Systemic analgesia


Systemic opioid analgesia is widely used, either as the sole analgesic agent or before administration of neuraxial labor analgesia. Systemic opioids provide some analgesia, particularly in early labor. Analgesia is incomplete for active labor. There is little scientific evidence that any one opioid is better than another. All have similar maternal and fetal side effects that are dose related. Maternal side effects include nausea, vomiting, delayed gastric emptying, dysphoria, and respiratory depression. All opioids cross the placenta. In utero, opioids may result in a slower fetal heart rate and decreased beat-to-beat variability.185 The likelihood of neonatal respiratory depression depends on the dose and timing of administration. Opioids may be administered by the subcutaneous, intramuscular, or intravenous route.


Patient-controlled intravenous analgesia (PCIA) has been used for labor analgesia.186 Although PCIA may result in higher patient satisfaction than nurse-administered opioid analgesia, studies have not shown reduced drug use or improved analgesia. Meperidine,187 nalbuphine,188 and fentanyl189 PCIA analgesia have been reported. No studies have adequately addressed optimal dosing, lockout periods, and continuous infusion-PCIA versus PCIA without a basal infusion. Recent reports document the use of a new opioid, remifentanil, PCIA in parturients.190, 191, 192, 193 Remifentanil has the theoretical advantage of rapid onset and offset (resulting in the ability to better titrate dose to pain, and in less neonatal depression).194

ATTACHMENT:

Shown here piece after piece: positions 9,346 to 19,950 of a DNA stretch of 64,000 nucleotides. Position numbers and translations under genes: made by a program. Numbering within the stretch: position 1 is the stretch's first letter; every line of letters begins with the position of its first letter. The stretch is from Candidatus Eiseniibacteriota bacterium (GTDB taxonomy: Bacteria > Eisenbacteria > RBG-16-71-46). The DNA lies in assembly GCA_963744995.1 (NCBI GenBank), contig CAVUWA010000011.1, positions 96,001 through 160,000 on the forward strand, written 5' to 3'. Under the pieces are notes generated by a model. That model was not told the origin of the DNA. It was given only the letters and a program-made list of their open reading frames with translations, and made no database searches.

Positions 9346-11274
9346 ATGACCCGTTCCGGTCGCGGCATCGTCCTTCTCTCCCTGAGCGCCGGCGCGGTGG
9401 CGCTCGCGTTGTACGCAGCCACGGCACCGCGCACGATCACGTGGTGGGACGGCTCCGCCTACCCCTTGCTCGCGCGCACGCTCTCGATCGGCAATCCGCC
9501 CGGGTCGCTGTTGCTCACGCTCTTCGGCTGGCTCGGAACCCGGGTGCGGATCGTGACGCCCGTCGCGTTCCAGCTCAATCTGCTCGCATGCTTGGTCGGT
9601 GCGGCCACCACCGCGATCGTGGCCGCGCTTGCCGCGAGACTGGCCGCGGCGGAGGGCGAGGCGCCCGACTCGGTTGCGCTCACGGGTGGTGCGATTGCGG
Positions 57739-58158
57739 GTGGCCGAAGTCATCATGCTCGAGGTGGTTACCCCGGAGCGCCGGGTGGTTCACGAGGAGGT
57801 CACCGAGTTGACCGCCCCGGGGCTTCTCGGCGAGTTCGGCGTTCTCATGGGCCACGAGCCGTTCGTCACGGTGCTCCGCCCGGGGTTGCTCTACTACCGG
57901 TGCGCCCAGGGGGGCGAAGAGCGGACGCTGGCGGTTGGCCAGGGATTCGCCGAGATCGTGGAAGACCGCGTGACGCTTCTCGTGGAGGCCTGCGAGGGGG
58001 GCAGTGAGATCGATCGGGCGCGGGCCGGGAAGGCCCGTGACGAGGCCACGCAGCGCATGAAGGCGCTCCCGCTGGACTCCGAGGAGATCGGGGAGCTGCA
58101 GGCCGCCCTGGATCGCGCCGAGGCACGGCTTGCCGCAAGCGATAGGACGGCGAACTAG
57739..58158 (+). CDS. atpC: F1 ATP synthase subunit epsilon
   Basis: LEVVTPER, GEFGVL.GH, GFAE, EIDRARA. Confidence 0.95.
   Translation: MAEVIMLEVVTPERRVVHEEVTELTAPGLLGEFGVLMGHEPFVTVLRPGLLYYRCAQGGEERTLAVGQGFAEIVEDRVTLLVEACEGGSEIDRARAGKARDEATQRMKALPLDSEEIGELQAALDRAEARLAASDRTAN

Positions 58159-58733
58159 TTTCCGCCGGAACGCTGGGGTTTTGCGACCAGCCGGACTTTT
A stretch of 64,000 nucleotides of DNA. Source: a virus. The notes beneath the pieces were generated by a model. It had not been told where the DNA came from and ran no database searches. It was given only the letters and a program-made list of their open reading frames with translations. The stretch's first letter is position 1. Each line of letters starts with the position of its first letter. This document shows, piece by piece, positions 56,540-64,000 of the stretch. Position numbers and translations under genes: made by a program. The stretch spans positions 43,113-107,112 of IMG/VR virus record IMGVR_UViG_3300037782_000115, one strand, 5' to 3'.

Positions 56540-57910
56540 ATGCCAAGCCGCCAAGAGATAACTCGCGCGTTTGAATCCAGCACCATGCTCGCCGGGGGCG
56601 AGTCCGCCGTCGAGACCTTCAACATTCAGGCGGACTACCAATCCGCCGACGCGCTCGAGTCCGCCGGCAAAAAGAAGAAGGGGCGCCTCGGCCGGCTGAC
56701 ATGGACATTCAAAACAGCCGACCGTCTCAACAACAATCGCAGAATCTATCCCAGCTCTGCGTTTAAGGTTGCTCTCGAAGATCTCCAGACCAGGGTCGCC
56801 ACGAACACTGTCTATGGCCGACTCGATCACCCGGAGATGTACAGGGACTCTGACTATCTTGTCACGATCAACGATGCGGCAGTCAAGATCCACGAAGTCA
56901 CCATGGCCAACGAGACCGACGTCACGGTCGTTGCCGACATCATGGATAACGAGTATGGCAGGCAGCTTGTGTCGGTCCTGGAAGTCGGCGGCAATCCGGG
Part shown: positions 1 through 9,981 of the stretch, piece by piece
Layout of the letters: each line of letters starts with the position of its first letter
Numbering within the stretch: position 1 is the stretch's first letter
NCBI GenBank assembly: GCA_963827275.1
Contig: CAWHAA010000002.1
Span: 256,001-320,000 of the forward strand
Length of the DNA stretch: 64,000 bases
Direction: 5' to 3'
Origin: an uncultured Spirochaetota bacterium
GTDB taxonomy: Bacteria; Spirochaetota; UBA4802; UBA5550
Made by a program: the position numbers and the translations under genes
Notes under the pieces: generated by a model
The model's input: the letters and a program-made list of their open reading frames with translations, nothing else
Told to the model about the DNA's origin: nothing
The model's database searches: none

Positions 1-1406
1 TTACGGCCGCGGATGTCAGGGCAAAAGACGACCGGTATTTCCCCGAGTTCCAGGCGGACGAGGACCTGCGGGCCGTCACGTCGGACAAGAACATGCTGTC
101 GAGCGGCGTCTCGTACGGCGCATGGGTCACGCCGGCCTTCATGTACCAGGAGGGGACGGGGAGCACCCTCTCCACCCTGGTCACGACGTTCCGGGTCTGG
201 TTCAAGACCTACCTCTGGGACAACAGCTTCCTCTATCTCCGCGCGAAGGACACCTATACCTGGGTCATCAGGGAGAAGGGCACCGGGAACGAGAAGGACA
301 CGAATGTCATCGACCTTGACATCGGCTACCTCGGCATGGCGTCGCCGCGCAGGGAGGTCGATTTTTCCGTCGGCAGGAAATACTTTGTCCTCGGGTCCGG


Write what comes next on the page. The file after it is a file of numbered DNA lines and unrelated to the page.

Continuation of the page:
The administration of inhalation analgesia for labor and vaginal delivery is unusual in the United States but is more common outside the United States. The only inhaled anesthetic agent still commonly used for labor analgesia is nitrous oxide; 50% nitrous oxide provides significant analgesia in approximately 50% of laboring parturients.195 The intermittent use of nitrous oxide during labor results in negligible fetal accumulation and does not depress neonatal respiration or neurobehavioral scores.196 Several studies suggest that the concomitant use of nitrous oxide and systemic opioids may increase the risk of maternal hypoxemia.197, 198 Safe administration of nitrous oxide necessitates an apparatus that limits the concentration of nitrous oxide, so a hypoxic mixture cannot be delivered. In addition, a mask or mouthpiece with a one-way valve should be used to limit pollution from unscavenged gases. Even so, environmental pollution from unscavenged gas may be significant.199